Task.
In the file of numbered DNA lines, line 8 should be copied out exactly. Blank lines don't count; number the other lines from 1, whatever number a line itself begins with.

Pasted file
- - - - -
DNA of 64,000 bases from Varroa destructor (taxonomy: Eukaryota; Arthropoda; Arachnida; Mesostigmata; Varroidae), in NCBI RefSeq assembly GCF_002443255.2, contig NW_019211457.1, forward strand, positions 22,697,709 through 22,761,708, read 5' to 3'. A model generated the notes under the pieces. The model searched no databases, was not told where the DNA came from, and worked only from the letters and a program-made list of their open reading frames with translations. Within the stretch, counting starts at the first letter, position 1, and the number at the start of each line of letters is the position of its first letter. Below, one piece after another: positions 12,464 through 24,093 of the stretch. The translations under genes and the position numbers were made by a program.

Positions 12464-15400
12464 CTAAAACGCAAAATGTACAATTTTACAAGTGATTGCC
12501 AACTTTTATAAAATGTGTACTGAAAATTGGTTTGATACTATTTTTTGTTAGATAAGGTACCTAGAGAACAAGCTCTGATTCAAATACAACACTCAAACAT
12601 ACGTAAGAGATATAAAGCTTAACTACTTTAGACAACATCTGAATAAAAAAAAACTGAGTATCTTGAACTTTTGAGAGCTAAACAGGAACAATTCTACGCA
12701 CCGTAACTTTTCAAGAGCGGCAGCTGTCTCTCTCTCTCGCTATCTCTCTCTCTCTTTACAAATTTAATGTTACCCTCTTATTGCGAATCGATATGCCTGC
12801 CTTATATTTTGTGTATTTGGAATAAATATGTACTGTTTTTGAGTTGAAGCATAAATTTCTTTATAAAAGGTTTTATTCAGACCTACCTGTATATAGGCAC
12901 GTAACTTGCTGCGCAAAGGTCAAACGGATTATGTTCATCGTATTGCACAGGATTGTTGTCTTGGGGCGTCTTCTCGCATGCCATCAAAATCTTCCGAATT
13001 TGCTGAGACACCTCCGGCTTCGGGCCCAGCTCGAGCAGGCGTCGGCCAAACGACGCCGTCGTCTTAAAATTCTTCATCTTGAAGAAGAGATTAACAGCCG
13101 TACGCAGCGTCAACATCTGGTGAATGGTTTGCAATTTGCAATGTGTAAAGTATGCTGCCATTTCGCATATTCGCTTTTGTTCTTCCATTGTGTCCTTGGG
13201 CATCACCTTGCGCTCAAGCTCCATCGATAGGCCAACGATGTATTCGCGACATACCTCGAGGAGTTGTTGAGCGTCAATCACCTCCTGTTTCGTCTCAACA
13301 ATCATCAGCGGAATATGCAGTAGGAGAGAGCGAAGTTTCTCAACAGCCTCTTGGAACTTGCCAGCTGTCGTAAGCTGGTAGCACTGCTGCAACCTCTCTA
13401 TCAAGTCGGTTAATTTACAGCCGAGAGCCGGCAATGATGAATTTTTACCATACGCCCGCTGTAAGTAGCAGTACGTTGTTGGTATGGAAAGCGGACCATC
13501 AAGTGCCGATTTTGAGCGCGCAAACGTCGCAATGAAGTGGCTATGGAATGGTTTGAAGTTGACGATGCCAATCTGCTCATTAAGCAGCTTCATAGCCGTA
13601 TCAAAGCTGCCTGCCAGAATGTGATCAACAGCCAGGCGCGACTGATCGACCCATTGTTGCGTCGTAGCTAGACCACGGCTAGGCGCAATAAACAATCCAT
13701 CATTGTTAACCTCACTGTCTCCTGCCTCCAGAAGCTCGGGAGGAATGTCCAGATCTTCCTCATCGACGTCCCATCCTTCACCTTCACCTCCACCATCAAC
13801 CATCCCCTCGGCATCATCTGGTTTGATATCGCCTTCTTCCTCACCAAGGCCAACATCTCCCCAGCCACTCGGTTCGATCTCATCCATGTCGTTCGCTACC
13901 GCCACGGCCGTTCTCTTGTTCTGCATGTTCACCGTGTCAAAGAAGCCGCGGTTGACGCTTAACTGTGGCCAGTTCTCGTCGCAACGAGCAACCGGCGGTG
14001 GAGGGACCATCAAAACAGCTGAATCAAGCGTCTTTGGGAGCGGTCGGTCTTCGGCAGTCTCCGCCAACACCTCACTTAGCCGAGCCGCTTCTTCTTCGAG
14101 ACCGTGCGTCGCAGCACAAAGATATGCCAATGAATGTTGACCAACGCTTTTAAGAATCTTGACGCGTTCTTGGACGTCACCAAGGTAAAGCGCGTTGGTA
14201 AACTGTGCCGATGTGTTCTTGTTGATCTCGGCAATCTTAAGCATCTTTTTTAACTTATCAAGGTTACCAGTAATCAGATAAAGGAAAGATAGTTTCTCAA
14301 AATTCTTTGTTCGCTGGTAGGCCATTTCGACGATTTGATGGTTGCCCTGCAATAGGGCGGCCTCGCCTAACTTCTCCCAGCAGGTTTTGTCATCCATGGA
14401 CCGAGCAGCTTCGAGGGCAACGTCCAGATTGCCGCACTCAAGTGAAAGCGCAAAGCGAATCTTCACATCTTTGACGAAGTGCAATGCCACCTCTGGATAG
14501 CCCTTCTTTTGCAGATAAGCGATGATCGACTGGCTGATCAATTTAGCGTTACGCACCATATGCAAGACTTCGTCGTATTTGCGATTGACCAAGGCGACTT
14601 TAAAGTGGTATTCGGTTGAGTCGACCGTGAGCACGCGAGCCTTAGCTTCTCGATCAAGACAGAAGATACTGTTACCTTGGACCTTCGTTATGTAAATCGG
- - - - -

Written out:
12901 GTAACTTGCTGCGCAAAGGTCAAACGGATTATGTTCATCGTATTGCACAGGATTGTTGTCTTGGGGCGTCTTCTCGCATGCCATCAAAATCTTCCGAATT